Daniel Craig is no slouch, either. He has a bod that guys would kill to have. As a matter of fact, women would kill to have his body, too. He certainly holds his own with the ladies in the film and actually makes you believe he’s a real-life dad. He looks totally at ease with the kids and happy. I don’t think he’s acting in some of the scenes. He simply looks too happy at what he’s doing and makes me envious.
Okay, so it isn’t long before Craig discovers that a family was massacred inside the house before he and his family moved in. Supposedly, it took place five years before and the father (Peter Ward) killed everyone – his wife and his two children. After a number of things have taken place, Craig decides to find out more about this Peter Ward and visit the insane asylum where Ward is being kept.
Since it’s in the trailer, it’s no secret that when Craig gets there, he quickly discovers that he, in fact, is Peter Ward. He’d been released after five years because there was no hard evidence tying him to the murder of his family. Everything that has been taking place up to that point has been nothing but an illusion on Craig’s part. I will say that when Craig first visits the asylum, his hair is combed back and he has a five-day growth of beard on his face. There are a few close ups where he does look insane and capable of cold-blooded murder. In the video he’s shown by the director of the institute, he reminded me a little of Hannibal Lector in the close-up shots.
Of course, in the back of your mind, you know Craig didn’t kill his family. He loved them too much, and it showed in his interaction with the wife and two loving children. The question is if he didn’t do it, then who did? This is where the second half of the film falters and loses the audience. We kind of already know who killed them because the killer is introduced early on in the film. What we don’t know for sure is why? It turns out that it was all just a stupid mistake on the killer’s part. He went to the wrong house and killed the wrong people. Dud? And that’s all I’m going to say. Well, I will say this. No one could have gotten out of that burning house at the end. I’ve been in fires. I know what the heat and smoke can quickly do to you.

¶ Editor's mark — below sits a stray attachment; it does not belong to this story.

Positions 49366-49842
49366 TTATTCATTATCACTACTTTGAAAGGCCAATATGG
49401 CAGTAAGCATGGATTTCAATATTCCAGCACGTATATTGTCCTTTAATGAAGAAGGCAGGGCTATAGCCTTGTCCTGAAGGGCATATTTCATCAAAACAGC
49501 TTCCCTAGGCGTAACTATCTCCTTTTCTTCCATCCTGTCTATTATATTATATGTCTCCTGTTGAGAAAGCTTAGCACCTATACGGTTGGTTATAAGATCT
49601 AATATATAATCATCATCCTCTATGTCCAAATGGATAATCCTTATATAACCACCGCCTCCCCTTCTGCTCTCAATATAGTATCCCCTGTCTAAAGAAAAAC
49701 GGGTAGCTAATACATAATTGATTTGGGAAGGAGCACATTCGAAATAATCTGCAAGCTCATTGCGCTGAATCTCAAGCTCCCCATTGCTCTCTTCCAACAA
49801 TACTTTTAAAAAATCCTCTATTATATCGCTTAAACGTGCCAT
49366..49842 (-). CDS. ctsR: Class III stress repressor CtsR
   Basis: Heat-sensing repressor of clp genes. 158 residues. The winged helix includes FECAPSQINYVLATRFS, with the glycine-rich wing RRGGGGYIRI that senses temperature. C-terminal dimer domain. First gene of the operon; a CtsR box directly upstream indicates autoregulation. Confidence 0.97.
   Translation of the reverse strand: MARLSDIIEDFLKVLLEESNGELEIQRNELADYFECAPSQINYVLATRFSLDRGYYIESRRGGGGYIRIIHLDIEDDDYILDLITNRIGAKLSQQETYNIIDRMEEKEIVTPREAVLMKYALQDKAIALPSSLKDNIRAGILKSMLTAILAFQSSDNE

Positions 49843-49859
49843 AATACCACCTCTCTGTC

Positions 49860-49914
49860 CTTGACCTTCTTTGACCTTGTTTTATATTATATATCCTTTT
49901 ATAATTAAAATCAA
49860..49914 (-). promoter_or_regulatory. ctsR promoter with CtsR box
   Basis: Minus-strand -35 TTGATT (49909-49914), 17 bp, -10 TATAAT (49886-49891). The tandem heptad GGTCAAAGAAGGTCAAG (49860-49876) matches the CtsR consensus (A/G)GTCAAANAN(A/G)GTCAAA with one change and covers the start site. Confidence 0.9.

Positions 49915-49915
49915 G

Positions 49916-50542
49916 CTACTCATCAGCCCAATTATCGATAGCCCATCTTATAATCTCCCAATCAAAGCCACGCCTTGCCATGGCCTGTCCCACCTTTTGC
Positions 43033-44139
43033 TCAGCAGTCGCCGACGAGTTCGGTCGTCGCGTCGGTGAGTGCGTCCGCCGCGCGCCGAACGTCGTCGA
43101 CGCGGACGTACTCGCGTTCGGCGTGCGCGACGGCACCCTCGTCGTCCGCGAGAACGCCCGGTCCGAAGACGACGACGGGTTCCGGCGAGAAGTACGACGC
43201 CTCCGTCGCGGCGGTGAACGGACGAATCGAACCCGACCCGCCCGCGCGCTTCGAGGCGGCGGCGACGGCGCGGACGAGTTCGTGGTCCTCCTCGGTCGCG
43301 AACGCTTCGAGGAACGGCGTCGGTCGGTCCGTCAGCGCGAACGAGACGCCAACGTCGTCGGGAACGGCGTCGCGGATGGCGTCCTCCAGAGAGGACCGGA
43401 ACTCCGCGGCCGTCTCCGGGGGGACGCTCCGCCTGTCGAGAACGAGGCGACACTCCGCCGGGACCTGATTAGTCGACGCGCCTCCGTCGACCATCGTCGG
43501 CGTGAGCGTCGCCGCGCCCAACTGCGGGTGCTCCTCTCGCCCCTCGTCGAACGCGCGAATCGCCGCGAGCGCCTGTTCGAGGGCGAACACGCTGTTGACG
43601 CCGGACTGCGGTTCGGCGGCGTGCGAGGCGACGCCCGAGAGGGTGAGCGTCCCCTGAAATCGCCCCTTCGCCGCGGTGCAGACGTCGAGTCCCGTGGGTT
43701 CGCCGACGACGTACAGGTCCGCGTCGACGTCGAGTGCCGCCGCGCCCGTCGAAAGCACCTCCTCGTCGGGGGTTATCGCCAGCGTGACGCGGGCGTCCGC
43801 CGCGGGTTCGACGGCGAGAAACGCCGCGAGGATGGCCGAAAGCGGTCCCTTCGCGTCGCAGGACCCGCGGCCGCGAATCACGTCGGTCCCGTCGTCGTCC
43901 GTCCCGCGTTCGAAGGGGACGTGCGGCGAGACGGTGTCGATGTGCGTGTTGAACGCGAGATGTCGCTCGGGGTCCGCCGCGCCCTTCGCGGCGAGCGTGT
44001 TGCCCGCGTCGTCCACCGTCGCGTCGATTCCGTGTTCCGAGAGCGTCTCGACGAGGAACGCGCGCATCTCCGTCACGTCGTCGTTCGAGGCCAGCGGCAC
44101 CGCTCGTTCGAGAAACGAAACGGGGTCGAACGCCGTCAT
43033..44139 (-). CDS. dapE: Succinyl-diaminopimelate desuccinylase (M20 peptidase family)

So what’s the verdict here? This movie isn’t as bad as some critics say; nor, is it a real winner. I’d probably rate it five stars for the first half and two for the last. It would be interesting to see what Jim Sheridan’s version of the movie would have looked like. Who knows? The studio might have him finish his version for a DVD release. This has happened with other directors. Mel Gibson’s Payback comes to mind.
If you go see it, do so because of Daniel Craig and Rachel Weisz. I feel their performances are excellent.
There was a scene in the movie where Daniel Craig is escorted out of an office by four BIG burly security officers, who seem to be looking for an excuse to kick his butt down the corridor. I found myself thinking that you don’t want to mess around with James Bond because he will do a complete number on all of you at one time. I kept hoping they would try something, but they didn’t. Ah, well.
Last, I did see the previews to Craig’s next movie, The Girl With the Dragon Tattoo, which is due out in another month or so. I’ve read the novel and seen the European version of the film. Still, the trailer looked damn good and it succeeded in hooking me. I have a feeling this film will be nominated for a lot of Oscars, especially in the Best Actor and Best Actress category.